President Obama may be prevented from joining an exclusive Maryland golf club because of his administration's tense relationship with Israeli Prime Minister Benjamin Netanyahu.
Obama, who is hoping to join Rockville's Woodmont Country Club, drew ire from many of its Jewish members after failing last month to block a United Nations resolution condemning Israeli settlements, the New York Post reported late Tuesday.
Days after the White House decision to abstain from the U.N. Security Council vote, Secretary of State John Kerry reprimanded Israel for threatening a two-state solution with Palestinians.
"In light of the votes at the U.N. and the Kerry speech and everything else, there's this major uproar with having him part of the club, and a significant portion of the club has opposed offering him membership," an unnamed source told the Post.
The country club had planned to provide the outgoing president with a complimentary membership, which costs regular members an $80,000 initiation fee and another $9,673 in annual dues. A source said this was now unlikely following the administration's handling of the U.N. Security Council vote.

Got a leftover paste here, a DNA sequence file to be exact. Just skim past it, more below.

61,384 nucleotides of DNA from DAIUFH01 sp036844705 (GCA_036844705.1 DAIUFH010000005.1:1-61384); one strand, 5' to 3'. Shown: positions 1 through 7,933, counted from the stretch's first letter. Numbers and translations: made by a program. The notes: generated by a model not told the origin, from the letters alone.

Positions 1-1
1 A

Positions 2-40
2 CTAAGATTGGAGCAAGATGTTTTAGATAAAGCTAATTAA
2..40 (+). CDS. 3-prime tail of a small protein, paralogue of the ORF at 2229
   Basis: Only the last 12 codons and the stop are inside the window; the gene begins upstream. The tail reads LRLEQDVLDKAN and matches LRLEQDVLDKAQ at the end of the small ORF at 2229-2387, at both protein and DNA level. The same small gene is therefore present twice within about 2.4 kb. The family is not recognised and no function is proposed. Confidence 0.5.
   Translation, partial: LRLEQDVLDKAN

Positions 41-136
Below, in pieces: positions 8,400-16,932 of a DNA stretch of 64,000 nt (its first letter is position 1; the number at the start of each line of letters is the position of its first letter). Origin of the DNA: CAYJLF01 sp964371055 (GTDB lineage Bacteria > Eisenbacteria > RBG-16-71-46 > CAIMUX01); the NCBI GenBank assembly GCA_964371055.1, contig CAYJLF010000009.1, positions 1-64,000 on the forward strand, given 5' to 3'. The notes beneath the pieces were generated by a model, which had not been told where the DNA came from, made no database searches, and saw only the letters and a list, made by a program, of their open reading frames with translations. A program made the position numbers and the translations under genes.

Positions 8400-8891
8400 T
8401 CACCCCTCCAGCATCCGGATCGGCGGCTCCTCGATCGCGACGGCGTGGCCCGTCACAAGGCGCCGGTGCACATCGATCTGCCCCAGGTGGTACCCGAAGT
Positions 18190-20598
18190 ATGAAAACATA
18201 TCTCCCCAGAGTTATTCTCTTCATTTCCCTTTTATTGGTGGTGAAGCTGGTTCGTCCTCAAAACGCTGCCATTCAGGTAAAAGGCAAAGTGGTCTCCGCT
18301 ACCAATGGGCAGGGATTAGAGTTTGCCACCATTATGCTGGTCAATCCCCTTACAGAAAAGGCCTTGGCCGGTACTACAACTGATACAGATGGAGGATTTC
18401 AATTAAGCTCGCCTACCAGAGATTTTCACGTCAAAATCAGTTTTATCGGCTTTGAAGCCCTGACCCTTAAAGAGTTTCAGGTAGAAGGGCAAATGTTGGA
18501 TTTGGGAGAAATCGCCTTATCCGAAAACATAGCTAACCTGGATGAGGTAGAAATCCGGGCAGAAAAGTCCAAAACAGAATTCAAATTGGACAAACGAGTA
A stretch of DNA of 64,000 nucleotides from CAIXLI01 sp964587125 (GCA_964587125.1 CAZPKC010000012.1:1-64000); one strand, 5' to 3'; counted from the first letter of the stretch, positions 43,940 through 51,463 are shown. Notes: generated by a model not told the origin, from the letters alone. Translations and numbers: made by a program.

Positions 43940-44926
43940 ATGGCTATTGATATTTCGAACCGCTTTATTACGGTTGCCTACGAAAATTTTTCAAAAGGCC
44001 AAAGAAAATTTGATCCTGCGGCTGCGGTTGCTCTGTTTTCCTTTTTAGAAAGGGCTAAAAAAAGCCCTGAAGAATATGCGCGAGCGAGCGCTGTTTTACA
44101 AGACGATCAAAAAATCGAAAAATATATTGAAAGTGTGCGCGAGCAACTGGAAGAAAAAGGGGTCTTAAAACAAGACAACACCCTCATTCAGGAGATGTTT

"Can you imagine how angry I would be if I had paid $80K to have to look at this guy who has done more to damage Israel than any president in American history?" an official in a Washington Jewish organization told the Post.
"After the U.N. vote and attack on Israel, I think it probably hurts the club. If there is a club that excludes Jews, he would probably be more comfortable around those folks," the source continued.
Woodmont Country Club was founded in 1913 by members of Washington, D.C.'s Jewish community who were banned from golfing at other clubs.
Despite pushback from members, Woodmont CEO and general manager Brian Pizzimenti said he would "be honored" to have the president as a member.
"We're glad to have offered [Obama] fun and relaxation," Pizzimenti told the Jewish publication The Forward.